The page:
There’s a lotta tobacco in The Dom, but it’s priced like there isn’t. At $5 a stick, it’s hard to find anything to complain about.
I don’t often do this, but after taking my last set of notes, I decided to smoke the final stick with a cup of coffee while writing up the review. I did it part to make sure I could, in good conscious, discount that one kinda foul tasting stick. It became clear that could. In fact, I probably enjoyed that last stick more than the rest.
My only beef with the Marco V “The Dom” is the same one I have for all large ring gauge cigars. They’re a little hard on the jaw. If I were to offer some constructive feedback to the Marco V folks, it would not be to reduce the ring gauge. The sixty is their thing. I’d just ask that they consider coming out with a vitola that has a tapered end. I’m not thinking torpedo here, more like short taper you see on some belicosos. It’s not a deal-breaker, tapered end or not, it’s a good smoke.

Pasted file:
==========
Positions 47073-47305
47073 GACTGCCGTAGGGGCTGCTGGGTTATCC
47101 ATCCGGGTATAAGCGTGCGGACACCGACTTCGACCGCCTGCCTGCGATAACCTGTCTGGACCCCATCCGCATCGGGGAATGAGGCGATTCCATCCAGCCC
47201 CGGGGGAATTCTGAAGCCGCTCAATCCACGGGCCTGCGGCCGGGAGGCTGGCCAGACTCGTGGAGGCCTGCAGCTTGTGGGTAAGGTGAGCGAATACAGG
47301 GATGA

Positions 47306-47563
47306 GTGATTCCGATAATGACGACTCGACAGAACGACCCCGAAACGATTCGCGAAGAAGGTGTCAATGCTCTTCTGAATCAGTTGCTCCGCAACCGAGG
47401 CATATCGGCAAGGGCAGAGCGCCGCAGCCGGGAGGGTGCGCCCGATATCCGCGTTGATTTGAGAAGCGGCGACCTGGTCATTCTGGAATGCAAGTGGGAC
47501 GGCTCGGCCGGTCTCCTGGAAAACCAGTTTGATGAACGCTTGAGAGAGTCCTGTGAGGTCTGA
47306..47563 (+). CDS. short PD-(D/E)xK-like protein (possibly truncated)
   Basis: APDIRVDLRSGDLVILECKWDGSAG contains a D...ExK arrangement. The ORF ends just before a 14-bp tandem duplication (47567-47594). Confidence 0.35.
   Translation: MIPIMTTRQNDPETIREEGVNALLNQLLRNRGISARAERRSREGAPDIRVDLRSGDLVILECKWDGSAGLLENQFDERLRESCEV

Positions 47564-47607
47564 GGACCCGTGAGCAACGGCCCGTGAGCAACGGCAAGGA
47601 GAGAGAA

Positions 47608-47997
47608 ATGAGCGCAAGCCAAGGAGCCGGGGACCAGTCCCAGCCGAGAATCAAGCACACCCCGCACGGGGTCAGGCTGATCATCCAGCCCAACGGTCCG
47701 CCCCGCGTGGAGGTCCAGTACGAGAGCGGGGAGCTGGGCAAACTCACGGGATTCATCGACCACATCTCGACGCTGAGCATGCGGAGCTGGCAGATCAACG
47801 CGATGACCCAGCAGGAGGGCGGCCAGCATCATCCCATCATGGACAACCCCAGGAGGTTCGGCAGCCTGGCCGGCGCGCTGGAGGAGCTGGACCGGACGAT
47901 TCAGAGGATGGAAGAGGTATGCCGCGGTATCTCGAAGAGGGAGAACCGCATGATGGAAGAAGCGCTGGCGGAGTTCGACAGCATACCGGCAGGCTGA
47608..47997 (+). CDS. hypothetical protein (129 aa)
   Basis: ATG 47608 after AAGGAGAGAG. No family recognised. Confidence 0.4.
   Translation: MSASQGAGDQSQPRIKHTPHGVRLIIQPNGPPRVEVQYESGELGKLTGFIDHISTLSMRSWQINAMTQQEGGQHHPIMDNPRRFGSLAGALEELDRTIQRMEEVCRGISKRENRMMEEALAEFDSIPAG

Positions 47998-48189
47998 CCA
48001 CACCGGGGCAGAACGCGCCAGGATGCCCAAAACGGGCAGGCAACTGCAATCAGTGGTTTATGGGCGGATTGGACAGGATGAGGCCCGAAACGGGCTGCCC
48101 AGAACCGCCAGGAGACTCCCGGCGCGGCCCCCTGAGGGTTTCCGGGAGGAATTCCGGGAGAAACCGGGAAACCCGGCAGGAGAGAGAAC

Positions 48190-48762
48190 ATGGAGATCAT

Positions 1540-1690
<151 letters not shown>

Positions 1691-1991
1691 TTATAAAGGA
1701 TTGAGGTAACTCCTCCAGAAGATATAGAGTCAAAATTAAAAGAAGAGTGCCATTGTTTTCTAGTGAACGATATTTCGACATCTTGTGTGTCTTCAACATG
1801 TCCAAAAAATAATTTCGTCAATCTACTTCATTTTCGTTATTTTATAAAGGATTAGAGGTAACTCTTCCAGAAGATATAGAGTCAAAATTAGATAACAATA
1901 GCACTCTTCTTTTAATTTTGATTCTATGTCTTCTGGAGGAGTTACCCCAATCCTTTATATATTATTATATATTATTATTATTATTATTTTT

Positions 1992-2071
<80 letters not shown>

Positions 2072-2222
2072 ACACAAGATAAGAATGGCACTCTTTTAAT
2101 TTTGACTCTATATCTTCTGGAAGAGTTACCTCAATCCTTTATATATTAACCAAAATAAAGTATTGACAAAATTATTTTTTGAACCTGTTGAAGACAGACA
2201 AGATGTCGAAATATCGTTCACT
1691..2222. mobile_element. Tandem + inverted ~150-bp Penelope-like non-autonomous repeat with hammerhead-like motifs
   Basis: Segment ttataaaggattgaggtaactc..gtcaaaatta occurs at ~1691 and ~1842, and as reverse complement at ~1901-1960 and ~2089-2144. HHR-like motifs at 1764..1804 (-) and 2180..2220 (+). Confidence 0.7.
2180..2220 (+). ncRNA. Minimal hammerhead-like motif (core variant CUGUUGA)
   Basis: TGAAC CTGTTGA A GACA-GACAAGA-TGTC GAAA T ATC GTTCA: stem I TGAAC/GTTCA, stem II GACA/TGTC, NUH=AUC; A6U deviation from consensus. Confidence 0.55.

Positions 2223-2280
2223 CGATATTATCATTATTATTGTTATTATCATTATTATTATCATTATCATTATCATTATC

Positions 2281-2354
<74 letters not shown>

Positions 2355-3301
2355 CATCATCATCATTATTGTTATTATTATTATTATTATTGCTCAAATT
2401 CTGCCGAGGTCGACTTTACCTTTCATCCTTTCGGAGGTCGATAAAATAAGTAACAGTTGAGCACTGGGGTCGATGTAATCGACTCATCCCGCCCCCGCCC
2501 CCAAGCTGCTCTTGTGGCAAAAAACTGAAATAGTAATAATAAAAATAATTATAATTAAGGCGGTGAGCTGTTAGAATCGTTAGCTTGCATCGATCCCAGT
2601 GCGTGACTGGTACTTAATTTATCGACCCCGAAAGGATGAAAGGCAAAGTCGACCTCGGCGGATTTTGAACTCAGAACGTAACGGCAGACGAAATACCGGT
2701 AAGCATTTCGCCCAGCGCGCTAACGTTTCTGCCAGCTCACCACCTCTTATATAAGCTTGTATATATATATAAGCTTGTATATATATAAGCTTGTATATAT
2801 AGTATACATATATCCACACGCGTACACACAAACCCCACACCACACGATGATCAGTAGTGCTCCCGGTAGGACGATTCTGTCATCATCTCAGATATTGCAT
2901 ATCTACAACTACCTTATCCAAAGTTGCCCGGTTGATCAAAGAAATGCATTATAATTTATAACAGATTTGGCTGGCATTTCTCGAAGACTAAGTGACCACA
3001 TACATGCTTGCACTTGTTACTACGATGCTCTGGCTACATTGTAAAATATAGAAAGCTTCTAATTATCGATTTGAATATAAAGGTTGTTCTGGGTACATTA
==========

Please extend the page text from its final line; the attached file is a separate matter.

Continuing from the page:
Liked It: Yes
Buy It Again: I’m really thinking about it.
Recommend It: Yes, it’s a tasty, mild morning-coffee type of smoke.
Tower of Burn
Here for your viewing pleasure is my trademark Tower of Burn.